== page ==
Victimless crime is illegal behavior in which people willingly engage and in which there are no unwilling victims. The most common examples are drug use, prostitution, pornography, and gambling. Many observers say these crimes are not really victimless, even if people do engage in them voluntarily. For example, many drug users hurt themselves and members of their families from their addiction and the physical effects of taking drugs. Prostitutes put themselves at risk for sexually transmitted diseases and abuse by pimps and customers. Illegal gamblers can lose huge sums of money. Although none of these crimes is truly victimless, the fact that the people involved in them are not unwilling victims makes victimless crime different from conventional crime.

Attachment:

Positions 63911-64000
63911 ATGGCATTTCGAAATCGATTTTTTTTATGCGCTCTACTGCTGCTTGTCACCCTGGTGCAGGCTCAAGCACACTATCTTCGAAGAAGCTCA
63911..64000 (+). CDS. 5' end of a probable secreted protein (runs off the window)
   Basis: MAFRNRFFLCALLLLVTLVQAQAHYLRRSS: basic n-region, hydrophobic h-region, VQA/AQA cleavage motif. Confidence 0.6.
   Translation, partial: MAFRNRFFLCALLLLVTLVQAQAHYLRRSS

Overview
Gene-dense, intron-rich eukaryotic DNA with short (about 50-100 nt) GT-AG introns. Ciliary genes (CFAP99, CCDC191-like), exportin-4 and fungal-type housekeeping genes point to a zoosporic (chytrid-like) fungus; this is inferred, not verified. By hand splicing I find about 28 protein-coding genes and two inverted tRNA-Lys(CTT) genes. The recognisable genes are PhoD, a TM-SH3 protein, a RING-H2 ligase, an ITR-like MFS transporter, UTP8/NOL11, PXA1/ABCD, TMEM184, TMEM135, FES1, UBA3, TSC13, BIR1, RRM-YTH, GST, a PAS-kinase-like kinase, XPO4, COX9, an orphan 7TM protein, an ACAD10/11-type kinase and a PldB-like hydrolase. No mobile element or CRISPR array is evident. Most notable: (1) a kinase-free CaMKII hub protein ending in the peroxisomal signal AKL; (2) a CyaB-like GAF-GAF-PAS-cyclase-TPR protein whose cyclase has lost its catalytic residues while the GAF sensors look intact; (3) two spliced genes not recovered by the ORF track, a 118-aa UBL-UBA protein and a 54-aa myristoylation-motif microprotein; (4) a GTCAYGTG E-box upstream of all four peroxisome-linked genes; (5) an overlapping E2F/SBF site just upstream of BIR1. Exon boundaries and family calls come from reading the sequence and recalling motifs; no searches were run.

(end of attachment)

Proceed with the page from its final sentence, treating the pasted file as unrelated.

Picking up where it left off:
Victimless crime raises controversial philosophical and sociological questions. The philosophical question is this: should people be allowed to engage in behavior that hurts themselves (Meier & Geis, 2007)? Meier, R. F., & Geis, G. (2007). Criminal justice and moral issues. New York, NY: Oxford University Press. For example, our society lets adults smoke cigarettes, even though tobacco use kills several hundred thousand people every year. We also let adults gamble legally in state lotteries, at casinos and racetracks, and in other ways. We obviously let people of all ages eat “fat food” such as hamburgers, candy bars, and ice cream. Few people would say we should prohibit these potentially harmful behaviors. Why, then, prohibit the behaviors we call victimless crime? Some scholars say that any attempt to decide which behaviors are so unsafe or immoral that they should be banned is bound to be arbitrary, and they call for these bans to be lifted. Others say that the state does indeed have a legitimate duty to ban behavior the public considers unsafe or immoral and that the present laws reflect public opinion on which behaviors should be banned.